I’m new to posting here, so hope providing the link is ok. Not exactly a science journal.

    • That is however unusual. Normally growth slows down as trees grow older, though not dramatically.

  23. While this initial soil warming has benefitted Dahurian larch, further permafrost thaw could likely decrease tree growth and even cause the forest to decay, according to the authors

    Phew. That’s a relief. For a moment there, I thought they were going to say something positive about CO2 and global warming.

  24. So color this non-scientist confused. What “nutrients” in the soil contribute that much to weight/size of rings? I was taught a long time ago that the dry weight of trees was about 50% carbon, 40% oxygen, 7% hydrogen, all a result of photosynthesis. …. with the rest being multiple elements like nitrogen, nitrogen, phosphorus, and potassium.
    So there is a new scientific evidence that warmer soil increases nutrient uptake that increases size of trees?? Perhaps warmer soil allows more uptake of water to enable better photosynthesis with CO2? Was there any discussion in the base document about CO2 increase fueling more photosynthesis leading to more growth?

  25. Anybody know enough about tree rings to confirm whether I can conclude I’m seeing the Little Ice Age in those rings pictured…?

    Looks to me like they “survived” warmer periods prior to that quite well, thank you – based on the fast growth. If anything it’s the LIA that’s the terrible anomaly and the Hubris of Mann (et al, of course) lies in standing things on their head – up is down, war is peace, warm is bad.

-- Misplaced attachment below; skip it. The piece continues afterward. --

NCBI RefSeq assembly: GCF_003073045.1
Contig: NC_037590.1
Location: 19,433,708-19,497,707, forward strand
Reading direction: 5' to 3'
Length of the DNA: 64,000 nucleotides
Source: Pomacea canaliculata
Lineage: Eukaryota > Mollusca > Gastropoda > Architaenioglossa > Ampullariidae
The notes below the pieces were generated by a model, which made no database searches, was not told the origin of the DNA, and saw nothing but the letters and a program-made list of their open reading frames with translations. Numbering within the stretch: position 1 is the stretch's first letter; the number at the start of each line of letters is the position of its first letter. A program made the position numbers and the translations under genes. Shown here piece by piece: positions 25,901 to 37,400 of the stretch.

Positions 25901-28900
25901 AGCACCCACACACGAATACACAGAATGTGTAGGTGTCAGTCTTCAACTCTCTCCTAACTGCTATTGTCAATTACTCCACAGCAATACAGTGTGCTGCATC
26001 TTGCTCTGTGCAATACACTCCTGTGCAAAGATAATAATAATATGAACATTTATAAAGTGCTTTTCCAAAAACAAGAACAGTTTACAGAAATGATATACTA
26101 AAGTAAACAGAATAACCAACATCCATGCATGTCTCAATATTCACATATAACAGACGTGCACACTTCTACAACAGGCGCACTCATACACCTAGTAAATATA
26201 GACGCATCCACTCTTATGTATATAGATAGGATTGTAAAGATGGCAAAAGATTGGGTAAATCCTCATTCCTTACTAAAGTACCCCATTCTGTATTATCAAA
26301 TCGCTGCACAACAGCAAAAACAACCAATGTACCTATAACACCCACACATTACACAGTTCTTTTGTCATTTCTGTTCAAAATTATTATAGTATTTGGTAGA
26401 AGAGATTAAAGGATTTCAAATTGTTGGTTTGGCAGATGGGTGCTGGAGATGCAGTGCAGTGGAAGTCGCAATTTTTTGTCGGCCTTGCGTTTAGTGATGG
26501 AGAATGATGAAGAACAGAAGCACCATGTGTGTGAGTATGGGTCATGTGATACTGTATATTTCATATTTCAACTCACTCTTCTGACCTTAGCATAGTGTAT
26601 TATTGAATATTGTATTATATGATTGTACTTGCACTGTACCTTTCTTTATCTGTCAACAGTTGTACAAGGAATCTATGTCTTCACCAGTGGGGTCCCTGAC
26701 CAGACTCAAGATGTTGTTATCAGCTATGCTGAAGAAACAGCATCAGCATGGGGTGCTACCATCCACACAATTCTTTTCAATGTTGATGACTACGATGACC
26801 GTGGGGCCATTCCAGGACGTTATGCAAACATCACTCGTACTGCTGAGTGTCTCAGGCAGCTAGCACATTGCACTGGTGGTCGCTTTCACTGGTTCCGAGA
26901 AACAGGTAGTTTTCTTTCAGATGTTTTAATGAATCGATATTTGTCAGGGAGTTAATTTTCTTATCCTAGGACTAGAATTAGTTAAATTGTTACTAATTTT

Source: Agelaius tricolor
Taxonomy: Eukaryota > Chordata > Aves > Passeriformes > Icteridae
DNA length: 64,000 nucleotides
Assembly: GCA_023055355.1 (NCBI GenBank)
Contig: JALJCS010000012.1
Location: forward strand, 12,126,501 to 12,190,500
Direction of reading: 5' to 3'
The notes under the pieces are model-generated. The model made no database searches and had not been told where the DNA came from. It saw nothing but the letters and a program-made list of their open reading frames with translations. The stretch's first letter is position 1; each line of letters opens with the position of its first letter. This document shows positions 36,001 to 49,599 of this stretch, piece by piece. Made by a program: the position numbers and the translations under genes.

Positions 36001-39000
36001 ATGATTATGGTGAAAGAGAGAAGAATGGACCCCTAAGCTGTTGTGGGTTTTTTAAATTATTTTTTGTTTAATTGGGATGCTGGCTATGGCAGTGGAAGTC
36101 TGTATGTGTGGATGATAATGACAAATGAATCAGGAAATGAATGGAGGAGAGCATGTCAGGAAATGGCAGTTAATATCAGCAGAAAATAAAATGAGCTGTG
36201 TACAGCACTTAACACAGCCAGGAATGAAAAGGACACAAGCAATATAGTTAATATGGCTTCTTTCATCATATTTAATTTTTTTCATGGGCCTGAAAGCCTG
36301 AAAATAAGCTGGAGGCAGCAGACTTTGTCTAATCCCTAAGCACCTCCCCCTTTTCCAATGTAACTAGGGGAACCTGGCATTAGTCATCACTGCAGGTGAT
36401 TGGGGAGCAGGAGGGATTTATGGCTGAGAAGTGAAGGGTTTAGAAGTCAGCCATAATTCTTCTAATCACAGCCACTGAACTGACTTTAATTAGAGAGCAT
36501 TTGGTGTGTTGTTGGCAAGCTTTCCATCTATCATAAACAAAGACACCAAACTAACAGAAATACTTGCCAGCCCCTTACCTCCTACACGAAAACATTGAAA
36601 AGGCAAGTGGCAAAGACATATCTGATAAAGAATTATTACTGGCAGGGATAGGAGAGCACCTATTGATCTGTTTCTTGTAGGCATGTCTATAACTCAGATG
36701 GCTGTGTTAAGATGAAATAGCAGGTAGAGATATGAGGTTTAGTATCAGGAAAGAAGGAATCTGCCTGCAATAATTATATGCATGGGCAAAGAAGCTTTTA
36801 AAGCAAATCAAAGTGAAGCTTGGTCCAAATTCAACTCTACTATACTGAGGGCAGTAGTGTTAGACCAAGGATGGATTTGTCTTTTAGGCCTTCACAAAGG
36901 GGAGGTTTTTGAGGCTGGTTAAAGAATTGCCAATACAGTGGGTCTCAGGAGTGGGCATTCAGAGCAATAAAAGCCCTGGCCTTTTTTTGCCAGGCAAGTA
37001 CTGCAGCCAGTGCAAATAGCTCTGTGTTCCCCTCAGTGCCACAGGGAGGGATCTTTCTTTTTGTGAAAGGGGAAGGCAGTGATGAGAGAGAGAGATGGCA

Maybe God created Man – no tongue in cheek this time – specifically to dig up and burn sequestered carbon before those damn plants kill everything and Earth in a massive Tragedy Of The Commons…? As an economist, I’m curious to hear from anyone interested in helping write THAT up, eh.

  26. “Permafrost regions around the world have been thawing in recent decades due to rising temperatures, sometimes degrading into swamps and wetlands.”

    What’s wrong with swamps and wetlands? When they get drained or filled in populated areas, the enviros whine about that LOSS.

  27. “Climate change is helping older trees grow better”
    What if they had started with just saying what kind of changes it was that could have given the responce.
    Climate change could be anything also colder temperature or less precipitation.